What is in the future for Portland Razor Company?
PRC is looking to hire and train another razor maker.
SCOTT: So the next person we bring on, obviously, we want them to be enthusiastic about the product and making and all that stuff. So, we want somebody who can do everything, kind of, how we can do everything. It’s –
HUNTER: But we’ll settle for someone who is pretty good at everything and is really enthusiastic about what we can do.
SCOTT: Yeah. I mean, and even when we first started really selling razors, we were still just recuperating from moving here and paying for rent and not making any money for a long time
HUNTER: And again, this is why we’re looking at taking on more people, because that would free us up to keep doing these things.
General thoughts on the shaving community
1) “Trade Secrets”
SCOTT: No, there is no real trade secret going on, here that nobody doesn’t already know. We’ve put our spin on it, we have our branding and our culture. And we want to do the education and everything and bring that back. But yeah, basically, it’s been around or over 100 years and you, too, can start making razors. And if someone really wants to turn it into a business, it’s not as hard as I guess someone might think… I’m trying to not make it sound like it was so easy for us, but it;s doable.
SCOTT: Yeah. But yeah, and the friends and family thing: that’s a good way to gauge things, too. It’s like, if you’re making it so, or if you’re making something, give it to everyone you possibly know, see what they think, get as much feedback as you can. And then, if you think you have something good, then, at a certain point, you just have to give it a go. And understand that there’s going to be a lot of people who like it and a lot of people who don’t like it. And that’s okay.
HUNTER: Maybe, just general life advice is, go to people you are going to give you honest feedback and not just feel-good answers. I guess – I know we mentioned it, but it’s definitely worth stressing – is, we do want to do more and more with the educational component, which is most relevant to our local community, because people can just come in and we can have a little honing party, little things like that. That’s definitely something we want to do more of, in the future.
The best thing about creating razors is that it can be done in your home garage and many great razor companies start exactly there. The main thing you need is a belt grinder, a kiln, and a lot of patience! If any of your readers have any specific questions about what you need to make razors, I’d be happy to answer them if they email me!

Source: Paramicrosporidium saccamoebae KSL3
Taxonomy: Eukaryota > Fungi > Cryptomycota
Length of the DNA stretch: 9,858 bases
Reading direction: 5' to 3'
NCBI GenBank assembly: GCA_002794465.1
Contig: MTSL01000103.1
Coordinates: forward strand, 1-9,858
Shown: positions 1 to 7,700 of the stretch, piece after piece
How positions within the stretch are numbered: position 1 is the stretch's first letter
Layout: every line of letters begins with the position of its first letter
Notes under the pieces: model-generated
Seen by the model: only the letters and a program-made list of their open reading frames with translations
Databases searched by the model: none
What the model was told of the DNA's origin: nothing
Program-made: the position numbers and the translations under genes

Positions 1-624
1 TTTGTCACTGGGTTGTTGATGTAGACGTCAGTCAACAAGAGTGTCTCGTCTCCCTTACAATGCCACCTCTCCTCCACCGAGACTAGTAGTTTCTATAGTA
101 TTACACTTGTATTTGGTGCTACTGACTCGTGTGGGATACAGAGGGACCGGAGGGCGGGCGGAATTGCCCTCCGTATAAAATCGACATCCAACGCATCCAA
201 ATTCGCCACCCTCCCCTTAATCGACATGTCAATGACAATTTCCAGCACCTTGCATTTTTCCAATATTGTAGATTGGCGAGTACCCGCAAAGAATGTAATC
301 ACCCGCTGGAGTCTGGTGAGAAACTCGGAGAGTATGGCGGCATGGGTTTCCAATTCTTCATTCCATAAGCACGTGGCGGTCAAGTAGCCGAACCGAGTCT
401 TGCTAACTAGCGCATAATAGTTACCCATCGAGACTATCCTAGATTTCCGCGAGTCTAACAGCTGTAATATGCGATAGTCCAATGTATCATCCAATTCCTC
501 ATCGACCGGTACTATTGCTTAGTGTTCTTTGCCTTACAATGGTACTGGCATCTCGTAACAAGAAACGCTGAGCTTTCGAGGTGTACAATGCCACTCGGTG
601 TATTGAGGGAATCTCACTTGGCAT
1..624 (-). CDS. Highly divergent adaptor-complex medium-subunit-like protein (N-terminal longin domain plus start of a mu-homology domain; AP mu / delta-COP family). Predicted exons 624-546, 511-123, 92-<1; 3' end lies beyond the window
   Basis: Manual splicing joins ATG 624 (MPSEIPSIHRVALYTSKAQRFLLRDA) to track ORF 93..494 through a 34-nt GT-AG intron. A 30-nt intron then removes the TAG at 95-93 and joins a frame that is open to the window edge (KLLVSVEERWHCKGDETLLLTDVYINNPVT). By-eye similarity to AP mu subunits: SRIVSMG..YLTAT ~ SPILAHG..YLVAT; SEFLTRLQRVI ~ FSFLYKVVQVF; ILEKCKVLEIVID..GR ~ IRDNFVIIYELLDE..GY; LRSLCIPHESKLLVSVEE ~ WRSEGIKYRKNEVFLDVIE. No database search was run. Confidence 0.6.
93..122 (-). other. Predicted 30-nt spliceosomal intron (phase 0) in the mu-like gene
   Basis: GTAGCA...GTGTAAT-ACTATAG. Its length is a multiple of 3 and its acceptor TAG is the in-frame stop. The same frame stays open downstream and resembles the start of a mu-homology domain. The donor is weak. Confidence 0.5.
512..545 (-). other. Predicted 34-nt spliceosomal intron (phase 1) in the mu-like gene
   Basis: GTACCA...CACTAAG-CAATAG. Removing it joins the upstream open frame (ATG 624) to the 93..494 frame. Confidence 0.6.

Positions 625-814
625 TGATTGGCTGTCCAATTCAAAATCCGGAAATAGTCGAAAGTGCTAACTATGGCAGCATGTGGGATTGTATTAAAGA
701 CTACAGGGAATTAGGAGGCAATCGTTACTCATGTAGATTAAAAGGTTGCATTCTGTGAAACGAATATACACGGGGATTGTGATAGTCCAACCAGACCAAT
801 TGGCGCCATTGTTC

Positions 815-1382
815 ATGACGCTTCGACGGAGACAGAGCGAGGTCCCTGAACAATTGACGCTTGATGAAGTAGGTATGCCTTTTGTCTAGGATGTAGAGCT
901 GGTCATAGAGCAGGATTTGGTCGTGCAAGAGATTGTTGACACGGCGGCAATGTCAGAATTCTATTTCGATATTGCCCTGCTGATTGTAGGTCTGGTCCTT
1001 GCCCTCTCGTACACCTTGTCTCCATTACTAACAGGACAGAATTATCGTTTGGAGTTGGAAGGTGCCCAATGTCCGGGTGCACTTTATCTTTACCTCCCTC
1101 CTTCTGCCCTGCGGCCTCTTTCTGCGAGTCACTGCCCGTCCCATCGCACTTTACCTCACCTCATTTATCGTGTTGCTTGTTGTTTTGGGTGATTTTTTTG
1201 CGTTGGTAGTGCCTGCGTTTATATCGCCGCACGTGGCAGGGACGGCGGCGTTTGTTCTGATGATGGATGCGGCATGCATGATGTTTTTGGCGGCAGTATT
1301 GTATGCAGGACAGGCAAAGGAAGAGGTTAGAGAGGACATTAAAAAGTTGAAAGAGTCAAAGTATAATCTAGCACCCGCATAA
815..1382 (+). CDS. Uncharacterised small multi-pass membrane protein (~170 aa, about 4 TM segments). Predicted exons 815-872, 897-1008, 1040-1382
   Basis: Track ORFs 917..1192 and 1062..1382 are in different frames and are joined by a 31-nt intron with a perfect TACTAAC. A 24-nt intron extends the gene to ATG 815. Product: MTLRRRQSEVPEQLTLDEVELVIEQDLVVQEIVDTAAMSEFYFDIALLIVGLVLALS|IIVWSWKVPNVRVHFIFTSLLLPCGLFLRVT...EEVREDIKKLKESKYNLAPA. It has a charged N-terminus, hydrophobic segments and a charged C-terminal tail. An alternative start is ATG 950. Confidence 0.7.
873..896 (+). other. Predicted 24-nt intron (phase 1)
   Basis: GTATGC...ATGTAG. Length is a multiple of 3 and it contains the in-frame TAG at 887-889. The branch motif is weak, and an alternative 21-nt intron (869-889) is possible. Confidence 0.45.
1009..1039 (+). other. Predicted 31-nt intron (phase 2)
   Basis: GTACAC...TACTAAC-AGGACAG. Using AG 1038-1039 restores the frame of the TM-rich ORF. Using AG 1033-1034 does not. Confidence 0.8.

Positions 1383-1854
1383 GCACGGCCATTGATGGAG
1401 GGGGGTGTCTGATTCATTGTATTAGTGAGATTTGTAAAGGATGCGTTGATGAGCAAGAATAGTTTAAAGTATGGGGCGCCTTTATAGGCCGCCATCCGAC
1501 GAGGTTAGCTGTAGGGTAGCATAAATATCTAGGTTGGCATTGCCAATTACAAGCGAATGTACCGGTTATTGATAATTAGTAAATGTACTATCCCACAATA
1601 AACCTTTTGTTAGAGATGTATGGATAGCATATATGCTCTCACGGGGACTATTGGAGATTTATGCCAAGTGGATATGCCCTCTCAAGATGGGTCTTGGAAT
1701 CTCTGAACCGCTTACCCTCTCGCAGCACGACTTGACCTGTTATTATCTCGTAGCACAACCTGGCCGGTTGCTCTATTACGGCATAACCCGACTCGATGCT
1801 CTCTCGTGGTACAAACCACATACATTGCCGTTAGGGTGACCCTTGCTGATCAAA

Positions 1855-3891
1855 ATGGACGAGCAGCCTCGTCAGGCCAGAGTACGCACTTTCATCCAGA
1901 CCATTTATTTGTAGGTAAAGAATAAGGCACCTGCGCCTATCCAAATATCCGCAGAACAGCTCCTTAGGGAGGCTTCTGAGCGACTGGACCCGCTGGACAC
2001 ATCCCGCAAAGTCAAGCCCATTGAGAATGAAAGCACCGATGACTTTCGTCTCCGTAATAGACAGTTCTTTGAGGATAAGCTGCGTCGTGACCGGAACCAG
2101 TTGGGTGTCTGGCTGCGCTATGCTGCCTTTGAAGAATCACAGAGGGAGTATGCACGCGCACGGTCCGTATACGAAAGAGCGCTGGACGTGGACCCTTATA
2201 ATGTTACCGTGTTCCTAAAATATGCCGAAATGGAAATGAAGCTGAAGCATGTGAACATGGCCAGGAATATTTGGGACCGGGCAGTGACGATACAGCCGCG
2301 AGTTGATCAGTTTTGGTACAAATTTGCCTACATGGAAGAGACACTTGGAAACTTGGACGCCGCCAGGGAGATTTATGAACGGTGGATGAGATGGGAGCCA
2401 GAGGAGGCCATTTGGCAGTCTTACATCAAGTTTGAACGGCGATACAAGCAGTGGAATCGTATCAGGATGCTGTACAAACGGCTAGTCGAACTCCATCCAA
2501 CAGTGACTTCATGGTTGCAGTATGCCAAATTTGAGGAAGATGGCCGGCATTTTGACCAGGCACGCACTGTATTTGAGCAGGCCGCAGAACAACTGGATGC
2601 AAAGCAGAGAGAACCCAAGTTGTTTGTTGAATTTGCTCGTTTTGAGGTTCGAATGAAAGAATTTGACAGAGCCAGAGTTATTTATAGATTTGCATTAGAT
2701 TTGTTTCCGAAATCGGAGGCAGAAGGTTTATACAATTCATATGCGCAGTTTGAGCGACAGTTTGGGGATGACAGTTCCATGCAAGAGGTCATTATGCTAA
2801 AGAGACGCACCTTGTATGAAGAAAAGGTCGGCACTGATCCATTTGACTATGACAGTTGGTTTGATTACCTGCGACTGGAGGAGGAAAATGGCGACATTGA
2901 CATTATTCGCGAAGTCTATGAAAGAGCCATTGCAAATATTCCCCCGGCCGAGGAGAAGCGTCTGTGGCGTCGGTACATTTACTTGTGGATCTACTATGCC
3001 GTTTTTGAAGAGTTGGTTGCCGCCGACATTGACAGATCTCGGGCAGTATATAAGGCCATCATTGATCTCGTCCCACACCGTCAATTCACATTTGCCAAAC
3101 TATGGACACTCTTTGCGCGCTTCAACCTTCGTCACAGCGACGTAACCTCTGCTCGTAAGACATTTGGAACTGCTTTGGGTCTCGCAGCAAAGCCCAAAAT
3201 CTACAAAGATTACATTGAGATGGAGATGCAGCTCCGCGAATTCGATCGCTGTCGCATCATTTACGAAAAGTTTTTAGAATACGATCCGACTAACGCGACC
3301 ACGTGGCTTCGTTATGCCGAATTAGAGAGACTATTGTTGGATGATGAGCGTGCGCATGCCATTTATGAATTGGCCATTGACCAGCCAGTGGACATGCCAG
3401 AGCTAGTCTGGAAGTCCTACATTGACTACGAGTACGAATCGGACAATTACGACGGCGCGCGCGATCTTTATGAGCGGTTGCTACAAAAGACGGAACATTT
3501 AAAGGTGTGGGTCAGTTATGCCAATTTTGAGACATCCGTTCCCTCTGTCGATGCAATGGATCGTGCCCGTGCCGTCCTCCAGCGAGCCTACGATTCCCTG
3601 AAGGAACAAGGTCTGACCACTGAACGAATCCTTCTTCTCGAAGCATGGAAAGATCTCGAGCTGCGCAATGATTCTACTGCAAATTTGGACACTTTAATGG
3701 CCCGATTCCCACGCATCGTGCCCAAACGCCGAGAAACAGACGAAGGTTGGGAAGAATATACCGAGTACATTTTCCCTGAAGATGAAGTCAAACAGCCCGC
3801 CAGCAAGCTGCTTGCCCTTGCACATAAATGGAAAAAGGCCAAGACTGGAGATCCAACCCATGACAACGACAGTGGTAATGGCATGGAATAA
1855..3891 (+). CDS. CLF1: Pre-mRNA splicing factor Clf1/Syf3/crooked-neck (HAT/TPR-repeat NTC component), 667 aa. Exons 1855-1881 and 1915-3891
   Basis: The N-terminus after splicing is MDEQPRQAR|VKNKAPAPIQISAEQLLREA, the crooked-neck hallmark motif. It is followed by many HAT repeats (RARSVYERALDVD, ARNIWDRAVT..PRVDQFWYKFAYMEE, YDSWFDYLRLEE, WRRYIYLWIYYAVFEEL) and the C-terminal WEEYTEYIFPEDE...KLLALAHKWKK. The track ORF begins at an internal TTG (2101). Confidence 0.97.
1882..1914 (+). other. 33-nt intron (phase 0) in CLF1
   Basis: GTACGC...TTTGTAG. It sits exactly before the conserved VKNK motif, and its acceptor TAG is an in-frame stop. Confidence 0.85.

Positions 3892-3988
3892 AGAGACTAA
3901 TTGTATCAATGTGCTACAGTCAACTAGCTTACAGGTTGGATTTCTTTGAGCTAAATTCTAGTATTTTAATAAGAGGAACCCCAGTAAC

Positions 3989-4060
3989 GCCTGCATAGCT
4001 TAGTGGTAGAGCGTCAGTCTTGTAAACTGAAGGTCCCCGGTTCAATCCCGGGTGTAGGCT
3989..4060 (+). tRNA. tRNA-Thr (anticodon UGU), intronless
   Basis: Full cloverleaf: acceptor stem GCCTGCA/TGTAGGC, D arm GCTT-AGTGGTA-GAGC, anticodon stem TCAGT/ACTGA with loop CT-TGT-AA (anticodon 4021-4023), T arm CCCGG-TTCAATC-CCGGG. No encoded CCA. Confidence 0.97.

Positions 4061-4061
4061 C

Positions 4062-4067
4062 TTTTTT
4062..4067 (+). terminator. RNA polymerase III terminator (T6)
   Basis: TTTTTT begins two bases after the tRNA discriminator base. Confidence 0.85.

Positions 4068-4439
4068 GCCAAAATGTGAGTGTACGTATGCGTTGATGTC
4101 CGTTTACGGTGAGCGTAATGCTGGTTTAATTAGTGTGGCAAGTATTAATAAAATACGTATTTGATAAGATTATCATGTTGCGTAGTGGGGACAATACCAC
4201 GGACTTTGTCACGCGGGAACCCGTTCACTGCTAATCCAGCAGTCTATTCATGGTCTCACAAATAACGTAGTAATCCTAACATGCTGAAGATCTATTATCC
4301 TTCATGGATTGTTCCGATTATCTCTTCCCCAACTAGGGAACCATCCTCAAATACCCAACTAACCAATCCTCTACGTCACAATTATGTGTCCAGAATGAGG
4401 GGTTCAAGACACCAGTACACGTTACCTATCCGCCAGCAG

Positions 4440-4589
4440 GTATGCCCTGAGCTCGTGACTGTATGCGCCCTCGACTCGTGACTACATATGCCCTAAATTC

My best advice for anyone who is trying to start a business is, do as much research and
homework as you can do, but eventually you just have to give it a go! Every great business was started with a leap of faith. Starting a business can be scary, but now is certainly a great time for interest in handmade artisan products, especially ones related to wet shaving.
2) Trying to make your own razors
SCOTT: You don’t need a super elaborate setup to start making razors.
There is just so much information about knife-making and razor-making, now, that’s online: if someone has any kind of interest in it and any kind of time and money, then, it’s – I would say, yeah, go for it; at least, the fun thing is to learn how to do it.
SCOTT: And you can, pretty quickly, get to the point where – you know, with the information that’s out there, you can get to the point where you can make a razor that will shave. And that’s awesome. It may take a long time, before you can make a razor that actually looks nice and feels nice, does everything. But there is a pretty quick return on investment. I don’t know. Basically, you can you can make something cool, right away.
SCOTT: You just kind of don’t need much. We’ve taught it to people, how to make razors, too. And they – it doesn’t take as long as you may think it may.
SCOTT: Yeah. Again, getting Hunter or somebody to actually make a razor that’s ready to go out and be sold to somebody: that takes a long time.
SCOTT: Yeah, the basics are very simple. And probably, the main thing that – because it’s really just – the grinder is just shaping it. People kind of get the idea of how to shape something that looks like a straight razor.
HUNTER: The heat treating tends to be something that kind of trips everybody up, because that’s another one of those things that while the processes have been figured out, there is also just a ton of people who have their own opinions on the best way to heat treat and do all these different things. So, it’s very easy to get overwhelmed by all the information on that, too. But if any of your readers, very specifically, are really interested in it, they can feel free to contact us. We’re pretty transparent; we’ll answer any questions about even with “Where do I get that motor?” Or something like that. And we built the company, basically, off of the knowledge of others. So, we don’t have any problem, sharing any knowledge that we have.
First and foremost, I have not received compensation for this article in any way, shape, or form. This is my opinion, take it for what you will. I want to thank PRC for taking time out of there day to let me pick their brain and ramble on about shaving. You can find out more about Portland Razor Company and their products on the PRC website, Instagram page, Twitter, or FaceBook page.
It took me a little while to think of how to start off this article. Then I went back and changed it about six times. I had two hours of audio to try and incorporate into this and it ended being a lot more work than I initially though. I had some video as well, but that went south REALLY quickly. I apologize that it took so long to get together. It had actually become more of a chore to finish because I just couldn’t seem to get a handle on the way I wanted to write it up. I think I finally have something decent. It’s not what the fine folks at PRC deserve, but I hope everyone enjoyed the article.